(3.1 pages)
Strong Essays[preview]
The Closet Essay - The Closet Wolfgang knew about his father's past. It wasn't talked about much, but when it was, Wolfgang's mouth would perspire saliva and he would swallow it with fear. His past scared him, scared him so much one time while listening a small puddle began to form around his left leg. His father had never hit him or anything. His friends, they all got the belt, slap across the butt. Wolfgang tried to explain to them the stories, but they all thought he had it easy. The stories consisted of a kid, a non descriptive child....   [tags: Creative Writing Essays]1185 words
(3.4 pages)
Strong Essays[preview]

Related Searches

Social Structures         Closet         Binary         Homosexual         Social Order         Empowering         Categories         Michel        




If one person can act heterosexual, it illuminates heterosexuality as an act, implicating all of heterosexuality as a performance.

On the other hand, it is also possible to interpret the closet as a reinforcer of inside/outside categories. The closet is a space of secrecy. If someone is "in the closet," s/he is pretending to be something that s/he is not. This secret indicates that two oppositional identities at work – the one that is kept hidden, and the other that covers for it. The closet also reinforces the places designated for these two identities. The "real" identity which is kept in the closet is "private," whereas the presumed identity, outside the closet, is "public." Moreover, the concept of the closet emphasizes the hierarchy inherent to these binary oppositions. That one identity must be hidden implies its shamefulness and inferiority to the opposing, public identity.

Clearly, coming out can have extremely disparate effects, or at least differing interpretations of those effects. In order to determine whether or not coming out is a successful political tool, we must evaluate how the act influences the actor's relationship to power. Here it is useful to turn to Foucault's definition of power. For Foucault, there is no single, monolithic power force (e.g., the government). Power, rather, is exerted in the way we produce discourse – the way we form knowledge which then creates what we regard as "truth." Starting in the eighteenth century, "the confession became one of the West's most highly valued techniques for producing truth" (Foucault 59). The "confession" here can take place between any two people with an investigative relationship, for example, between doctor and patient, teacher and student, or parent and child. Power, then, is not simply divisible between the dominators and the dominated. It is exercised in interchanges, and forms not a single oppressive force, but rather something closer to an inescapably dense web. There are particular sites of power where power relays are more salient: sexuality is "an especially dense transfer point for relations of power" (Foucault 103). Still, these power locals are interconnected within a broader power system.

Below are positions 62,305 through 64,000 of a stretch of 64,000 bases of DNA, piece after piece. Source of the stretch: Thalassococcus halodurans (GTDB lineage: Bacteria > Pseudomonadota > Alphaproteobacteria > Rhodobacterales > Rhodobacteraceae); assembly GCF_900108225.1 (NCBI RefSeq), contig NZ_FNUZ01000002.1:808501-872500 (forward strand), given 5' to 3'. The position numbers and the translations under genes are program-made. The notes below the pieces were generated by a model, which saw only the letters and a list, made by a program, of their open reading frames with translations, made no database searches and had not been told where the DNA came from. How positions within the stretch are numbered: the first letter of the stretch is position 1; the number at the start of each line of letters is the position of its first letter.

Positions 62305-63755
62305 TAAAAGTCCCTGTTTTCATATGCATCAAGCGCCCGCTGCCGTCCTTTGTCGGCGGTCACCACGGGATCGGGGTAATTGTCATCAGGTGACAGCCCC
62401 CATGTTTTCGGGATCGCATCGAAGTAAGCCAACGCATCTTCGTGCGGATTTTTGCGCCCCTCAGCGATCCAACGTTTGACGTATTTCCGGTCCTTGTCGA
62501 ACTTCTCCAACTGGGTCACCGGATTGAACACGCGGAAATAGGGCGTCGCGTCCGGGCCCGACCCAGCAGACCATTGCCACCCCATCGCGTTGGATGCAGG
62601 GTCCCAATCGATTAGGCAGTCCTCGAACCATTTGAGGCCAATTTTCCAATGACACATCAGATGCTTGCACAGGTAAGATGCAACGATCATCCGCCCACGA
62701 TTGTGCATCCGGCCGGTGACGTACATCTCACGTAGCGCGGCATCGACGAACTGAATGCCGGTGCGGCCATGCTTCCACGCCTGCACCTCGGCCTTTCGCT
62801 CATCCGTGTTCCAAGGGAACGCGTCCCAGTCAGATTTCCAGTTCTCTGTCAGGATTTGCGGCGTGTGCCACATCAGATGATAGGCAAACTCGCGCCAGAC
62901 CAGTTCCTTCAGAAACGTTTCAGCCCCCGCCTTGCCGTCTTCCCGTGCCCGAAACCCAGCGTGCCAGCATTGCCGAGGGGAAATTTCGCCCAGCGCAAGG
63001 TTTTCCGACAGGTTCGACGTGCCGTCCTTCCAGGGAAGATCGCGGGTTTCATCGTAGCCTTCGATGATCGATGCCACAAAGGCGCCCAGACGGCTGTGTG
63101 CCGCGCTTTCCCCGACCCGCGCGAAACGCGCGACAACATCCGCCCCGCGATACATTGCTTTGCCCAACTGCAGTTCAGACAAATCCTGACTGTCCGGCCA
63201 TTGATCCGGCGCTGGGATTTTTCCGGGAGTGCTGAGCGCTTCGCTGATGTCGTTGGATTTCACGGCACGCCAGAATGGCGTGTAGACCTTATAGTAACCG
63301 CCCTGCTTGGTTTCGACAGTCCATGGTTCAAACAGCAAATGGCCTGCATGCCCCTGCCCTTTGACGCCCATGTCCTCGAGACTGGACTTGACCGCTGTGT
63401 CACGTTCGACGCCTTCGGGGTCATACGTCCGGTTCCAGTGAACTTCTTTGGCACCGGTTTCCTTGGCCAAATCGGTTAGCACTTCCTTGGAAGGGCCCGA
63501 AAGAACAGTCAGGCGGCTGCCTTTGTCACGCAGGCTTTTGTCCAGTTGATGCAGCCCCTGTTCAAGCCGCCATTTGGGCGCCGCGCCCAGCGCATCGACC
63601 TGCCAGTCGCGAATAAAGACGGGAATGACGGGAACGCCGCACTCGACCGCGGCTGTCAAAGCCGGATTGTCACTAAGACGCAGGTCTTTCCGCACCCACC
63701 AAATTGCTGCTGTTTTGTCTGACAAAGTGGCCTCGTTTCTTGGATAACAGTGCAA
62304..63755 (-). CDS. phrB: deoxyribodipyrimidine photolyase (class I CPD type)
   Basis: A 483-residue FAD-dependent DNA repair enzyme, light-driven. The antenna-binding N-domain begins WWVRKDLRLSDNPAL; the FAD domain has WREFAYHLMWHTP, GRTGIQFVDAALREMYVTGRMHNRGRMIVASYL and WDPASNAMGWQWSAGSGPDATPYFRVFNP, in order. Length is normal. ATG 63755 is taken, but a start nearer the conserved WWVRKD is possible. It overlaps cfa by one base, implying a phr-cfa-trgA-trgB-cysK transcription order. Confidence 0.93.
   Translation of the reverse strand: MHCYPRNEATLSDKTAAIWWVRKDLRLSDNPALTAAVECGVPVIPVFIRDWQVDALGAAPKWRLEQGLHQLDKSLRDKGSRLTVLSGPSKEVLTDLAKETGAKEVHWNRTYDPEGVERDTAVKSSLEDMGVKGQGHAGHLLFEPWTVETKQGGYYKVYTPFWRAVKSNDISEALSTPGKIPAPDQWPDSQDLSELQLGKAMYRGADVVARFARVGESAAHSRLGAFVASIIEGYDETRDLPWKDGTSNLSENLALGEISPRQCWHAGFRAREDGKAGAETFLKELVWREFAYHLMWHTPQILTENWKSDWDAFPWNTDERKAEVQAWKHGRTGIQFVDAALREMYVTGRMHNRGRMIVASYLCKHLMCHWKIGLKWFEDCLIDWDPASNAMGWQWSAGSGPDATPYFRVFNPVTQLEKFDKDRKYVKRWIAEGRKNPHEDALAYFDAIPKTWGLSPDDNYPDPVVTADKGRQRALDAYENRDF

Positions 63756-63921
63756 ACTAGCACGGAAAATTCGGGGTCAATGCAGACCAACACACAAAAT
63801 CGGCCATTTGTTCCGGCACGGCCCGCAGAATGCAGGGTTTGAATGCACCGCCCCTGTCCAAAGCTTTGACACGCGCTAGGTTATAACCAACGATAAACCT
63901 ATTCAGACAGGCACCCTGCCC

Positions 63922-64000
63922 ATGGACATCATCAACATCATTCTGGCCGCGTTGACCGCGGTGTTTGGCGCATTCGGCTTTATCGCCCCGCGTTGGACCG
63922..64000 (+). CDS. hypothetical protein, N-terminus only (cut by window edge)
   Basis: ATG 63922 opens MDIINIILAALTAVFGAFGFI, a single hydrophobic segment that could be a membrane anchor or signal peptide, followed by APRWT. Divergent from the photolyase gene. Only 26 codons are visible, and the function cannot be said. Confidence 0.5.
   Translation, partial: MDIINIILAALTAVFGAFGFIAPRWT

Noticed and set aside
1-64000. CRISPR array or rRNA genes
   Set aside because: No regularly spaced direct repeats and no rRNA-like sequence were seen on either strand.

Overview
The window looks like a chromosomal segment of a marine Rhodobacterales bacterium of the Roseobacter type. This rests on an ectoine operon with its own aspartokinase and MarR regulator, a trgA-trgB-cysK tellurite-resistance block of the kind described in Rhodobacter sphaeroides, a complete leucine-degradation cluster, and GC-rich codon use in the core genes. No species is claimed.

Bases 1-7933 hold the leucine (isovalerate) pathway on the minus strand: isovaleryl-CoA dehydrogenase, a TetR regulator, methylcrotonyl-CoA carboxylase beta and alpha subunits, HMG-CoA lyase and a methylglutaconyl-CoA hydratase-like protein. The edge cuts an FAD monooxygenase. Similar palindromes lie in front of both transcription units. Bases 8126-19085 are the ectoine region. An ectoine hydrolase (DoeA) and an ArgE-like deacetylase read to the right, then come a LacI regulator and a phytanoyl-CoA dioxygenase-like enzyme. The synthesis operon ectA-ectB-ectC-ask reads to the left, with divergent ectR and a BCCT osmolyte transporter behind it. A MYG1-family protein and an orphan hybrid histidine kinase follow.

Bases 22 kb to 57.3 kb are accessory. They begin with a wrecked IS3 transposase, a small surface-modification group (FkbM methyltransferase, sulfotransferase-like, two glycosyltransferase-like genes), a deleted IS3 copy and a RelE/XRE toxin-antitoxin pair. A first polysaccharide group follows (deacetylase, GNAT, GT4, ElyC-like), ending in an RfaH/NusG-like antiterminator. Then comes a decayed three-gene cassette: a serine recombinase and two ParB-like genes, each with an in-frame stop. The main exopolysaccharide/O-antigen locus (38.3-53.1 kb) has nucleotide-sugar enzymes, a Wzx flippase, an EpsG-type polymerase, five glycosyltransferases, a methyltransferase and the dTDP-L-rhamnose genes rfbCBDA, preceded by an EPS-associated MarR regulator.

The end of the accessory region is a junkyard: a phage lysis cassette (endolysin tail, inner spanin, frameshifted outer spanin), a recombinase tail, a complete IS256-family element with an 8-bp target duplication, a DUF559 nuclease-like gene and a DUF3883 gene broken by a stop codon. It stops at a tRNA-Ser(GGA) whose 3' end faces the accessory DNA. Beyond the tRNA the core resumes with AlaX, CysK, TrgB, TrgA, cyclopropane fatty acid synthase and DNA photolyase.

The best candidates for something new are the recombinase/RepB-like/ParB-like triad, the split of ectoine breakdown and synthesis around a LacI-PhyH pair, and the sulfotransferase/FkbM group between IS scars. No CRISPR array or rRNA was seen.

Under this definition, power is inseparably linked to the ability to participate in the formation of discourse. Coming out, unfortunately, does not provide this sort of authority. Indeed, it merely exposes homosexual-identified people to the power structure on a more personal level. The individuals in society who can speak authoritatively about homosexuals are not gays and lesbians themselves, but rather, individuals who simply espouse the dominant discourse which is already in place – ideas that everyone already accepts before they are even said. Coming out does not enable homosexuals to claim "back from them a certain interpretative authority over the meaning of [their own] words and actions" (Halperin 13). On the contrary, coming out exposes a gay person on a personal level – others can talk about her/him personally with no fear of being discredited so long as they are asserting the "truths" of dominant discourse (Halperin 13). This lack of power is illustrated by the typical heterosexual response to a homosexual coming out: "Are you sure?" Those within the dominant discourse (those who are "inside," in Fuss's terms) have the ability to refute what the "outsiders" are saying about their own identity. It is hard to imagine this scenario with someone claiming a more benign label such as "I am a vegetarian." This identity statement does not prompt the response, "How long have you known? Are you sure it's not just a phase? Maybe you just haven't eaten very good hamburgers yet." Sexuality is by far a much more poignant locus in which power relays may be articulated; these relays reveal the authority held by "insiders."